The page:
The 2018 restructuring of the US corporate tax code illustrates a long-standing principle in tax policy: The more things change, the more complex they become. In the end—despite discussions of tax simplification during the tax reform debate—Capitol Hill turned out legislation that accomplished the opposite. “The rules already were complex,” explains John Caviness, vice president, corporate tax, at Eastman Chemical Company. “Congress kept those rules and layered more on top.”
Caviness and his team are well prepared for the new tax environment, though, aided by the fact that Caviness served on an advisory committee to the Business Roundtable that gave input to legislators. While he didn’t participate in drafting any portions of the legislation, he did glean at least some insight about what was to come.
As recommended by participants on the advisory panel, the tax reform measure eliminated a major disincentive for multinational companies to repatriate earnings by reducing the tax rate. “It’s a path other major economies have taken,” Caviness says. “I think you are going to see more investment in the US as a result.”
As a lawyer with considerable experience in M&A, joint ventures and partnerships, and other complex corporate transactions, Caviness developed a fascination with how taxes impact business performance and gravitated to the field. He will be the first to admit that it’s an unusual passion. “Taxes are mysterious to most people, and they would just as soon keep it that way,” Caviness says.
“To be a good attorney and a good tax person, you need to have a good deal of curiosity and a drive to understand how things work and why.”
Taxes, though, affect an abundance of key aspects for a business—profitability, international strategy, acquisitions, IP licensing, and product pricing, to name a few. “Taxes are some of the largest expenses borne by businesses,” Caviness says. But the high stakes are part of the fascination. So too is embracing the challenge of complying with complex regulations and analyzing their ramifications on the business. “To be a good attorney and a good tax person, you need to have a good deal of curiosity and a drive to understand how things work and why,” Caviness continues, adding that the field also demands strong intellect. “I get to work with some of the brightest people I’ve ever met.”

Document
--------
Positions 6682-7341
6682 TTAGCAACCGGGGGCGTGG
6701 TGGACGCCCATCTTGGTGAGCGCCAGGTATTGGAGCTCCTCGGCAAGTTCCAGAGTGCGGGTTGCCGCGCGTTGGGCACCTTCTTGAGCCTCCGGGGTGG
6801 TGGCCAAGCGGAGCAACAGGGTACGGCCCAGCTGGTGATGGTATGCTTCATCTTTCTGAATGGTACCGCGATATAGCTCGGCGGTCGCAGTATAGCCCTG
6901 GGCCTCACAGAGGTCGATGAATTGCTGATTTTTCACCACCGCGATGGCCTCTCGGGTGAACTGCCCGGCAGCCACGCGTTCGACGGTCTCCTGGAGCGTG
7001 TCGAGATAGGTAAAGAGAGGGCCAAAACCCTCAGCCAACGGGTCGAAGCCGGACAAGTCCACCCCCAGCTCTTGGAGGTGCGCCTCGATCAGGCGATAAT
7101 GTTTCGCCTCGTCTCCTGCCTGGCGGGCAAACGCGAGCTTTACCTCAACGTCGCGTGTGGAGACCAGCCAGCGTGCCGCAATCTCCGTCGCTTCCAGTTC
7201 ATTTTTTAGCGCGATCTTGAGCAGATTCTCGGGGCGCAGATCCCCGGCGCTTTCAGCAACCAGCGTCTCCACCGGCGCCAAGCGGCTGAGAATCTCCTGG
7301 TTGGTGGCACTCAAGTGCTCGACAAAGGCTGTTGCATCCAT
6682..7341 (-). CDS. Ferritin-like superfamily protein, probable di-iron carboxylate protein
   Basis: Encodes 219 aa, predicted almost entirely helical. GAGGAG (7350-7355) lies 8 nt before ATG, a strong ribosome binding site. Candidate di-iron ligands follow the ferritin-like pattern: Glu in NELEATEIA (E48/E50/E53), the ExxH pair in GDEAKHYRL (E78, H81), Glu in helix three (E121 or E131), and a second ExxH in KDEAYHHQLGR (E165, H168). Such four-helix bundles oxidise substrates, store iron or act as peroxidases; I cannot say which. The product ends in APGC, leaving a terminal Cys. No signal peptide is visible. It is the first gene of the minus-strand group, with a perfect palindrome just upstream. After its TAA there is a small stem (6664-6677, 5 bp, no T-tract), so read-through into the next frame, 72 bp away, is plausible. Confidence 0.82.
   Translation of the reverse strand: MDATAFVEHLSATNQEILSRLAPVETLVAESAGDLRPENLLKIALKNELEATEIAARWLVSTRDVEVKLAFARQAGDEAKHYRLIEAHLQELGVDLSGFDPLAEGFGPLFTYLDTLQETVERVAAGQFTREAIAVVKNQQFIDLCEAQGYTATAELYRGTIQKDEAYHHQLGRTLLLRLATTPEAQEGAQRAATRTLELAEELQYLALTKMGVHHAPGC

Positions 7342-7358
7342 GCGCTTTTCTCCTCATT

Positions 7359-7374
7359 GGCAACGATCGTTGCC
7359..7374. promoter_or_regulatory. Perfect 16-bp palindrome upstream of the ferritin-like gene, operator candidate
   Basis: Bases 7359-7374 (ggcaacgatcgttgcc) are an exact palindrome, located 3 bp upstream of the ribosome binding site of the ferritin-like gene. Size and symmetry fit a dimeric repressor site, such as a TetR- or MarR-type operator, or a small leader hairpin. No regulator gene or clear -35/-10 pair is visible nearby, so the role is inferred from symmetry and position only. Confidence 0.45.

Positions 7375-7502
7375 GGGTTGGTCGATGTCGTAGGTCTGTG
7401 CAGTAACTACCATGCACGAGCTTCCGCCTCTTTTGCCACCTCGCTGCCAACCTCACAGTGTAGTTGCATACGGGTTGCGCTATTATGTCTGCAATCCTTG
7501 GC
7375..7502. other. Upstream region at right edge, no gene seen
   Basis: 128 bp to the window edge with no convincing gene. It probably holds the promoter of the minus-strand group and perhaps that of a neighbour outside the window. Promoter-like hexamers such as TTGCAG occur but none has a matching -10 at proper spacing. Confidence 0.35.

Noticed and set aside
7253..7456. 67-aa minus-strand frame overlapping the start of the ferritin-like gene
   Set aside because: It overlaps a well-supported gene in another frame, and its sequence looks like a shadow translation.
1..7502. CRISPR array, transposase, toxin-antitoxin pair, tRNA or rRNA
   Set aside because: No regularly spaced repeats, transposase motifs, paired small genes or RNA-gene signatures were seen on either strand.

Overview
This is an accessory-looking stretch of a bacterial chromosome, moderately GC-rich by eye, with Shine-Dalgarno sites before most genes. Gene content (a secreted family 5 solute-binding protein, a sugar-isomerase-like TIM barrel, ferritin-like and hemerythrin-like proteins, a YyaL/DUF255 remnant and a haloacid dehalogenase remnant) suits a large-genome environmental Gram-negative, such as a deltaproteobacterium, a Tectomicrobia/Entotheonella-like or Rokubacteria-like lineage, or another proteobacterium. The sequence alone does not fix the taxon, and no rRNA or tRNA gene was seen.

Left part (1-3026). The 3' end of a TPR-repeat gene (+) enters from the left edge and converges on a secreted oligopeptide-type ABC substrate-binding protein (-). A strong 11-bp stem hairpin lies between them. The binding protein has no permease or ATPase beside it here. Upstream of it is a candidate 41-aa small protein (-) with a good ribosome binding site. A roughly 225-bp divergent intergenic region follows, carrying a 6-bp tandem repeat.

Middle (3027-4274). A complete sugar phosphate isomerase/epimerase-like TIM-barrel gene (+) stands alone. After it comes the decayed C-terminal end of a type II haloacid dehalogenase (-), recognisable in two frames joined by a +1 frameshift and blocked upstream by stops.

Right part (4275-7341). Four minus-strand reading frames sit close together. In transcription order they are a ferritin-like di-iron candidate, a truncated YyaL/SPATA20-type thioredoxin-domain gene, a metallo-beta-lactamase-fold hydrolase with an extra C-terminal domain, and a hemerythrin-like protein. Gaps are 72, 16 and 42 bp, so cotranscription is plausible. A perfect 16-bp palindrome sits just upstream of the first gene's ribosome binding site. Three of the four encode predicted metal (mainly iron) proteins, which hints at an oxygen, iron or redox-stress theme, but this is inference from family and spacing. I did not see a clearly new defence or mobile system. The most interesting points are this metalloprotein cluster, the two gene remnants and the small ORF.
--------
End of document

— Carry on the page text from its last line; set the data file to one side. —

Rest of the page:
Today, tax specialists are not simply confined to a back-office role. Instead, they are vital contributors to strategic initiatives, Caviness says. For example, an initiative to exploit a new patent could be aided by tax incentives. Some countries, states, and cities offer tax credits for employers to expand in their jurisdictions. A company might reap considerable benefits by opening a new factory in certain locations, and tax experts can help select a site with those advantages. In such a case, the location’s overall tax structure would have to be examined. If the location is overseas, for instance, tax analysts will factor in how local taxes—corporate income and value-added taxes—impact profits, along with US tax rules governing how foreign earnings are taxed.
Tax policies in multiple jurisdictions—local, state, federal, and international—intertwine and impact one another. “It can be like three-dimensional chess,” Caviness says. For example, a corporation operating in Europe, where many countries impose corporate income taxes and value-added taxes, has to account for proper transfer pricing. That occurs when making intracompany transactions, such as when one subsidiary provides materials and supplies for another. For accounting and tax compliance purposes, these transactions must replicate what a third party would pay for the items. That’s just one component, however, of the tax structure that also includes corporate taxes on earnings and taxes on sales of finished products, plus the fact that countries may tax similar transactions differently.